Legal Innovators: Briane Cornish-Knight
We are kicking off a semi-weekly series, in which we profile interesting people doing innovative work in legal services. The goal is to look behind the scenes — at how people are working on legal innovation, and what their vision of the near-future is.
To start, we have Briane Cornish-Knight — a graduate of Stanford Law School (2014) who is at the forefront of how to use new technology to improve access to justice. Briane was born in San Jose, CA. Currently she works as a policy consultant at a tech company and is based in Washington, DC.
Here’s our interview with Briane — covering what her vision of how we can make the legal system better, what she’s working on now, and why she cares about this all in the first place.
How did you get interested in working on legal services innovation?
I’ve spent over 100 hours sitting in government benefits offices, with family members, waiting for assistance. My family has been hauled in to court on a few occasions for unpaid credit card debt. I know intimately the level of frustration that comes with interacting with legal institutions.
I personally have always had the inkling to question why certain systems or these legal aid nonprofits are designed the way they are. I don’t know where that skepticism comes from. I can only guess that it has something to do with frustrating experiences I have had; anytime I am sitting in an government agency office or at a legal aid office, I think to myself that there is no way that the government or employees in agency actually want me to be confused or angry. Yet, those are the feelings I usually have.
The disconnect I perceived is likely the source of why I started to look for new approaches to legal services.
What projects are you working on right now?
I’m continuing work on CleanSlateDC.com.
It is a tool for pro-bono lawyers to use as they complete their first expungement eligibility and petition cases.
I’m working on a second safety net for those who get turned away from legal aid due to income eligibility requirements.
And I’m attempting to build a marketplace for attorneys who know how to charge affordable, fixed fee prices so that they can locate clients who, either using a payment plan or paying in full, have enough income to pay for fixed fee representation or unbundled services. (See it at DCreducedFeeLawyers.org)
If we gave you $5 million to spend on your work, what would you create?
- I’d spend $1 million to convince the largest court system to get rid of their legacy data and document management systems and replace them with software that would allow for court date and court summons text reminders and text based support.
- I would use $1 million to fund legal navigators within a medium size court system; a significant portion of the funds would go to training and evaluating the outcomes of the navigators.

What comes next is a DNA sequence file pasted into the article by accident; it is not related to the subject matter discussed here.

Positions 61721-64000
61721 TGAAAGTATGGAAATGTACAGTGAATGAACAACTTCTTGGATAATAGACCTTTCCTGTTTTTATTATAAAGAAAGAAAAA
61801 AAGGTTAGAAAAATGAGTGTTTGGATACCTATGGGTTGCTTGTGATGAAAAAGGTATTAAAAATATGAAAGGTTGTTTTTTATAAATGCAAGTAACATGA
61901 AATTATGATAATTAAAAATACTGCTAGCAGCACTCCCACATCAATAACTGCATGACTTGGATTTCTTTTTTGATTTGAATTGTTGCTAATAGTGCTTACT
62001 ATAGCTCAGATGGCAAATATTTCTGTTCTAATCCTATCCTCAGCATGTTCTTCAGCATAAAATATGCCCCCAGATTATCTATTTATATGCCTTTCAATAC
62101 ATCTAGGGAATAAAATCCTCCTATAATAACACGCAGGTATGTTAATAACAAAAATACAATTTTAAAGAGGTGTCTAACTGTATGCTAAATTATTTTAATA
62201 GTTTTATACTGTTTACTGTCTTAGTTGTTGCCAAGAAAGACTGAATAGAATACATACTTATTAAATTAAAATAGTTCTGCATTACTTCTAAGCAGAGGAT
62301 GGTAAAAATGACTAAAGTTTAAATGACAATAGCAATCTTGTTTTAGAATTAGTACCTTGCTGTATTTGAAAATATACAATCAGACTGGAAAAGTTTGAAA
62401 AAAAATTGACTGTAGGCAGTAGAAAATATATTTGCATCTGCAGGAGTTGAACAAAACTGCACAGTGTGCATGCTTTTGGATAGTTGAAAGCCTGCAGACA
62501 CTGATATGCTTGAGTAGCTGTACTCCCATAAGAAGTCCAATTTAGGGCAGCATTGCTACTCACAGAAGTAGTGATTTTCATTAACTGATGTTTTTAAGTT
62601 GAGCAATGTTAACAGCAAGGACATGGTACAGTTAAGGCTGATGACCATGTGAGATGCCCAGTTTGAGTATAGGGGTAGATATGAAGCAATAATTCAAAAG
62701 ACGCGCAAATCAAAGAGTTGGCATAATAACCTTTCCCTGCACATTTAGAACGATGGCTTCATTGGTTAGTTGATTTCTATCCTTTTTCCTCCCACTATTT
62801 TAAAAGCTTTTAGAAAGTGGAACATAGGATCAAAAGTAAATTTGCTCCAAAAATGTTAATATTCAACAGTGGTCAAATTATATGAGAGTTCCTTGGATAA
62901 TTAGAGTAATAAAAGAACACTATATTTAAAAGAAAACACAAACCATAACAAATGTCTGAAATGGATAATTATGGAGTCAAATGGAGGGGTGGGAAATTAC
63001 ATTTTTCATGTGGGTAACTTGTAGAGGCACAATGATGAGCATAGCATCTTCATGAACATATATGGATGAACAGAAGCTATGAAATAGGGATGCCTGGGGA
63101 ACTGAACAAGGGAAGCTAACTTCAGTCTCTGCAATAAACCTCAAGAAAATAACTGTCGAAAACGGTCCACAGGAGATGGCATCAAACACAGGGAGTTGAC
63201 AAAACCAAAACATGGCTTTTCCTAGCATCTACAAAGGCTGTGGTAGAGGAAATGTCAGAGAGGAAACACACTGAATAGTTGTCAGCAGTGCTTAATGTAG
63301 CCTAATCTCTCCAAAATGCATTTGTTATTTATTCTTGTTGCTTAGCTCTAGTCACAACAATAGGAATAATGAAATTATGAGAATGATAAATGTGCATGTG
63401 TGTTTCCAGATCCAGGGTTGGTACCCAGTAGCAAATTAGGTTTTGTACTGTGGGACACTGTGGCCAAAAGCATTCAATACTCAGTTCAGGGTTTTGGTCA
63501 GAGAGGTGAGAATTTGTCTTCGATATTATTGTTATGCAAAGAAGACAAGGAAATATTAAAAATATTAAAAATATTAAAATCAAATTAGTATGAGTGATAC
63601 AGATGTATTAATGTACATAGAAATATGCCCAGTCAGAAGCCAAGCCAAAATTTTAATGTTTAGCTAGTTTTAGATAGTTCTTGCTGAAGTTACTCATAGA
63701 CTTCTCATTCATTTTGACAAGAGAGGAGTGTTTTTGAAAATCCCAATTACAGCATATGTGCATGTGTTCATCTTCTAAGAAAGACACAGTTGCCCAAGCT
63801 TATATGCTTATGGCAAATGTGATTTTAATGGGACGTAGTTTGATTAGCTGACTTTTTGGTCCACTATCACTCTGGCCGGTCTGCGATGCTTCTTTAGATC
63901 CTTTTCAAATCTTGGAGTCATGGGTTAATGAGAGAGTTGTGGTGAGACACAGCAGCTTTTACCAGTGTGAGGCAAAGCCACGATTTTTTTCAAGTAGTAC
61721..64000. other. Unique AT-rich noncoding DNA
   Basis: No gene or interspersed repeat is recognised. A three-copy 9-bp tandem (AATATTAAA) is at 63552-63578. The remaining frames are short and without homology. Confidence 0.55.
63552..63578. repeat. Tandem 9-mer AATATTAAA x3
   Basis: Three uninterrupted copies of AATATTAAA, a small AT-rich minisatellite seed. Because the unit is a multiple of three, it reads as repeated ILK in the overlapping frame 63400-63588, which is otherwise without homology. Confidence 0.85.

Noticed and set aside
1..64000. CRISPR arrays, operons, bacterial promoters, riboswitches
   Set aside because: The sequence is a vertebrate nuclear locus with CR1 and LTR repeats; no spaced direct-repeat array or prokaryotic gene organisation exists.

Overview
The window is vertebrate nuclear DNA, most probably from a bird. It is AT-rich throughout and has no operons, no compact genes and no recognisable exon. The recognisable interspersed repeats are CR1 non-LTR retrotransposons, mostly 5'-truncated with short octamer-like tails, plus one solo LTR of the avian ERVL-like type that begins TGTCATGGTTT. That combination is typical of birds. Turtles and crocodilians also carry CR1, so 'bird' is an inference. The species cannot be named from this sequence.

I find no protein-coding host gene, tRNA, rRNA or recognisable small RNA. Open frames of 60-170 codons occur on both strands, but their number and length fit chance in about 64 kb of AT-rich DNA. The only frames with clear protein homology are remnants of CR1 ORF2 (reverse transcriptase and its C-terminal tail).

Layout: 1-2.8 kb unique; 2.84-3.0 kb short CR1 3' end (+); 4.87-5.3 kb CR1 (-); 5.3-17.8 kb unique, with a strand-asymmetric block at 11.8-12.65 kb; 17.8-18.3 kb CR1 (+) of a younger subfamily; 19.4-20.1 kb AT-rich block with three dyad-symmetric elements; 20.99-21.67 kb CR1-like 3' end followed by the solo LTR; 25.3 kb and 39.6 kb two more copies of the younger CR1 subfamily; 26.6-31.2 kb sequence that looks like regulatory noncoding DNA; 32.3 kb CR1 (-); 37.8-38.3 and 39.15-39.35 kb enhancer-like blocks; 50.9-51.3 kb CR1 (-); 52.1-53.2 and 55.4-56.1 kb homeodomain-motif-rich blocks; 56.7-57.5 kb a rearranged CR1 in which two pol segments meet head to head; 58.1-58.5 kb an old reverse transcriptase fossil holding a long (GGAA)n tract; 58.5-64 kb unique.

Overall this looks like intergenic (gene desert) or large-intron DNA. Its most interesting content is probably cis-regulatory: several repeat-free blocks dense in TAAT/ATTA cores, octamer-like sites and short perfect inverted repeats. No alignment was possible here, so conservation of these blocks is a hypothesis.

- I would spend another $1.5 million on a partnership with public libraries to host a legal kiosk room for patrons to conduct online visits with the court (to replace quick court visits) and the legal kiosk would also house an advocate who could call bill collectors and landlords and try to resolve conflicts before court is necessary.
- Lastly, I would use $1.5 million to fund 100 participatory defense circles in states with the least amount of legal resources. A California nonprofit, called Silicon Valley De-Bug, trains families with no legal background on how to impact a court system when their loved one is arrested and charged. They call this practice ‘participatory defense’, and what it allow for these families to use their ‘cumulative intelligence’, borne from the sharing of their experiences, analysis, and ideas with one another, to navigate the criminal trial system. I would personally fund a similar group based or cohort-based model for the civil legal system.
What skills do you wish you had?
I wish I had the skills to fundraise. I do not like asking others for things. I’m working on it.
I also wish I had the skills to acquire government partnerships: getting access to government officials has proven to be difficult.
Governments mostly partner through their solicitation and RFP process. Every RFP or solicitation process I have come across expects you to have significant experience in managing a government contract. There aren’t alot of RFPs and solicitation bids that are meant for innovators and non-corporate players.
What would you recommend lawyers to read?
The Lean Startup. I remember that the Lean Startup changed my life in regards to thinking about outcomes and metrics and how to figure them out or test them out early.
Our thanks to Briane for sharing her thoughts! Follow her on Twitter to keep up with her work.